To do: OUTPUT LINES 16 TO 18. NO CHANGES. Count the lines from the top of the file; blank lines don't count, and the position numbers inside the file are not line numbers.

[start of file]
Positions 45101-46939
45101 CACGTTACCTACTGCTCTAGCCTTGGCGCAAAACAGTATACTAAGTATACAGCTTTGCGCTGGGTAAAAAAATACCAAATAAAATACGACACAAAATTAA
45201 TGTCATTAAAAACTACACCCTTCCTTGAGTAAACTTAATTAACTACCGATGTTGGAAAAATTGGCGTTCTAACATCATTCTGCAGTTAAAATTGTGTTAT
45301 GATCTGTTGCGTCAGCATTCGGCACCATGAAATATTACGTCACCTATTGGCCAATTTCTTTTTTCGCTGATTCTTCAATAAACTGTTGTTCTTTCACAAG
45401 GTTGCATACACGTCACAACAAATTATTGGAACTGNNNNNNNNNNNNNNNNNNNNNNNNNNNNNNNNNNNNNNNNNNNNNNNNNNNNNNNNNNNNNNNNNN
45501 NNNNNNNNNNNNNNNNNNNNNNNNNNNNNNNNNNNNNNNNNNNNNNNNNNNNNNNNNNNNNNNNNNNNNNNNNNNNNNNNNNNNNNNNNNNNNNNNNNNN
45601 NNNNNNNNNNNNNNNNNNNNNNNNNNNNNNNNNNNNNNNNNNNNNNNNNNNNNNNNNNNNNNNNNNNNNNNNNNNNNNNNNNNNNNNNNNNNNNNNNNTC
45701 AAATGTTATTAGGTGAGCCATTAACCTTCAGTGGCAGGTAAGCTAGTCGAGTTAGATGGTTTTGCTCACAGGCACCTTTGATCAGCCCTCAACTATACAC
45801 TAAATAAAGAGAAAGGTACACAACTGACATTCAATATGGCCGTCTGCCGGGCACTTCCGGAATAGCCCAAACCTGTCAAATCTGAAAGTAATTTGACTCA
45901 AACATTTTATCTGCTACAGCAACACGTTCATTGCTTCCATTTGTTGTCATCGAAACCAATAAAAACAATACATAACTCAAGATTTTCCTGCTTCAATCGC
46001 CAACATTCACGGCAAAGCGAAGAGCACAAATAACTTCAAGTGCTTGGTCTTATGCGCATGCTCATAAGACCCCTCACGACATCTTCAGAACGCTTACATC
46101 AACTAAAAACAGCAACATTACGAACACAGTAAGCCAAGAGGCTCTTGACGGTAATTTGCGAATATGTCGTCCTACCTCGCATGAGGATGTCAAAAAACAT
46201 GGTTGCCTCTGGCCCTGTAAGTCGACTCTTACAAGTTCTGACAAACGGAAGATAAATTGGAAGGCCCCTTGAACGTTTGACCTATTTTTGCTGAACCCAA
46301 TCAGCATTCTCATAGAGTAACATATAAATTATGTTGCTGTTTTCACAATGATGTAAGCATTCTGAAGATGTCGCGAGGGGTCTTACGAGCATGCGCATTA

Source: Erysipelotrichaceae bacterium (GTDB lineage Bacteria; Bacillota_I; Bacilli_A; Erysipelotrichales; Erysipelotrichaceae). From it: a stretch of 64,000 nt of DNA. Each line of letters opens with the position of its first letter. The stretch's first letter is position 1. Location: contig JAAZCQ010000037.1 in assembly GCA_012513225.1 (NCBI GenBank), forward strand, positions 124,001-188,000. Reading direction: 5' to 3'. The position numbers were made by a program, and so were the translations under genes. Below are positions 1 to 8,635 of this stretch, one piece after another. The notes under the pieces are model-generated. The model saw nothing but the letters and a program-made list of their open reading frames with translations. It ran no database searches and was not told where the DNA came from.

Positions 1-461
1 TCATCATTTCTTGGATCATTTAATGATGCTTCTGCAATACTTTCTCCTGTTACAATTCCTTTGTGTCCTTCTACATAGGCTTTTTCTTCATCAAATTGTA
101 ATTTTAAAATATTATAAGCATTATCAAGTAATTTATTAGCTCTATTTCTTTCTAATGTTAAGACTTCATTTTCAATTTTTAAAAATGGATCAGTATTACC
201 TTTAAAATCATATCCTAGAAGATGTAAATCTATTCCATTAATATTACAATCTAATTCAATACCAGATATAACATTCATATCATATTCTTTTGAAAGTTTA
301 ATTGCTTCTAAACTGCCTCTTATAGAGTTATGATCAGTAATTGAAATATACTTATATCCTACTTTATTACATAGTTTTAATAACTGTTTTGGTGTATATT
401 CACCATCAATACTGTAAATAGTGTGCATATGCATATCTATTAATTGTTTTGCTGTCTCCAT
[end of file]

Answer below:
Positions 1-461
1 TCATCATTTCTTGGATCATTTAATGATGCTTCTGCAATACTTTCTCCTGTTACAATTCCTTTGTGTCCTTCTACATAGGCTTTTTCTTCATCAAATTGTA
101 ATTTTAAAATATTATAAGCATTATCAAGTAATTTATTAGCTCTATTTCTTTCTAATGTTAAGACTTCATTTTCAATTTTTAAAAATGGATCAGTATTACC